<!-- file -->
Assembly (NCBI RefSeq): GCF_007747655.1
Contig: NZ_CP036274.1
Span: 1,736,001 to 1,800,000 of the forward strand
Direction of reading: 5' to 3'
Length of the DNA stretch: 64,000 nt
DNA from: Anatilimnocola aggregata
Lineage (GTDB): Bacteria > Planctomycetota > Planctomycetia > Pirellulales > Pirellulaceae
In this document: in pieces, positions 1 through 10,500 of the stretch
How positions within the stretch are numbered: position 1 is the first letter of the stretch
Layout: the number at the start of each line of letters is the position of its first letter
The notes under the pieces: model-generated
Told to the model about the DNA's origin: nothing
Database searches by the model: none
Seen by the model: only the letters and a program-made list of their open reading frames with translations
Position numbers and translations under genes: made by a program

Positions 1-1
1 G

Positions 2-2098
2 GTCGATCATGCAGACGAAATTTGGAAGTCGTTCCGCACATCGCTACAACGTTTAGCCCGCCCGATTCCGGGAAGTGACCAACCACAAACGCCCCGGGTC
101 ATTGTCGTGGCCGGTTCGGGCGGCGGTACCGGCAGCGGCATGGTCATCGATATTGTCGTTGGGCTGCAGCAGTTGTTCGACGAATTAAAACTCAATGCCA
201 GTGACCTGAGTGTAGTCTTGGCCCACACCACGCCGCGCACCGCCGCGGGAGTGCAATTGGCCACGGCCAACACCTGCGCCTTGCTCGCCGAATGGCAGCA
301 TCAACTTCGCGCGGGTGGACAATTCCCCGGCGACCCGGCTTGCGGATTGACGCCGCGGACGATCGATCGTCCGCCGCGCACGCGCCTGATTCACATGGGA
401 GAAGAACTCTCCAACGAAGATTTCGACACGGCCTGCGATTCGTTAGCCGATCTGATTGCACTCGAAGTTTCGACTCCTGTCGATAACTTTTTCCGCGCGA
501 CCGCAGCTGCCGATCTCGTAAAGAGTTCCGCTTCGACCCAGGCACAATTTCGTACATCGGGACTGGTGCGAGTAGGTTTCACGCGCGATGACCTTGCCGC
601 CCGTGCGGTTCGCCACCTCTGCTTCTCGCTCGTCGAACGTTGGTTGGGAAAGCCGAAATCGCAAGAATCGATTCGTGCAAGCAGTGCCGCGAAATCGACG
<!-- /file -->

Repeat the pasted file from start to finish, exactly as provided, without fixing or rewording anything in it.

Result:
Assembly (NCBI RefSeq): GCF_007747655.1
Contig: NZ_CP036274.1
Span: 1,736,001 to 1,800,000 of the forward strand
Direction of reading: 5' to 3'
Length of the DNA stretch: 64,000 nt
DNA from: Anatilimnocola aggregata
Lineage (GTDB): Bacteria > Planctomycetota > Planctomycetia > Pirellulales > Pirellulaceae
In this document: in pieces, positions 1 through 10,500 of the stretch
How positions within the stretch are numbered: position 1 is the first letter of the stretch
Layout: the number at the start of each line of letters is the position of its first letter
The notes under the pieces: model-generated
Told to the model about the DNA's origin: nothing
Database searches by the model: none
Seen by the model: only the letters and a program-made list of their open reading frames with translations
Position numbers and translations under genes: made by a program

Positions 1-1
1 G

Positions 2-2098
2 GTCGATCATGCAGACGAAATTTGGAAGTCGTTCCGCACATCGCTACAACGTTTAGCCCGCCCGATTCCGGGAAGTGACCAACCACAAACGCCCCGGGTC
101 ATTGTCGTGGCCGGTTCGGGCGGCGGTACCGGCAGCGGCATGGTCATCGATATTGTCGTTGGGCTGCAGCAGTTGTTCGACGAATTAAAACTCAATGCCA
201 GTGACCTGAGTGTAGTCTTGGCCCACACCACGCCGCGCACCGCCGCGGGAGTGCAATTGGCCACGGCCAACACCTGCGCCTTGCTCGCCGAATGGCAGCA
301 TCAACTTCGCGCGGGTGGACAATTCCCCGGCGACCCGGCTTGCGGATTGACGCCGCGGACGATCGATCGTCCGCCGCGCACGCGCCTGATTCACATGGGA
401 GAAGAACTCTCCAACGAAGATTTCGACACGGCCTGCGATTCGTTAGCCGATCTGATTGCACTCGAAGTTTCGACTCCTGTCGATAACTTTTTCCGCGCGA
501 CCGCAGCTGCCGATCTCGTAAAGAGTTCCGCTTCGACCCAGGCACAATTTCGTACATCGGGACTGGTGCGAGTAGGTTTCACGCGCGATGACCTTGCCGC
601 CCGTGCGGTTCGCCACCTCTGCTTCTCGCTCGTCGAACGTTGGTTGGGAAAGCCGAAATCGCAAGAATCGATTCGTGCAAGCAGTGCCGCGAAATCGACG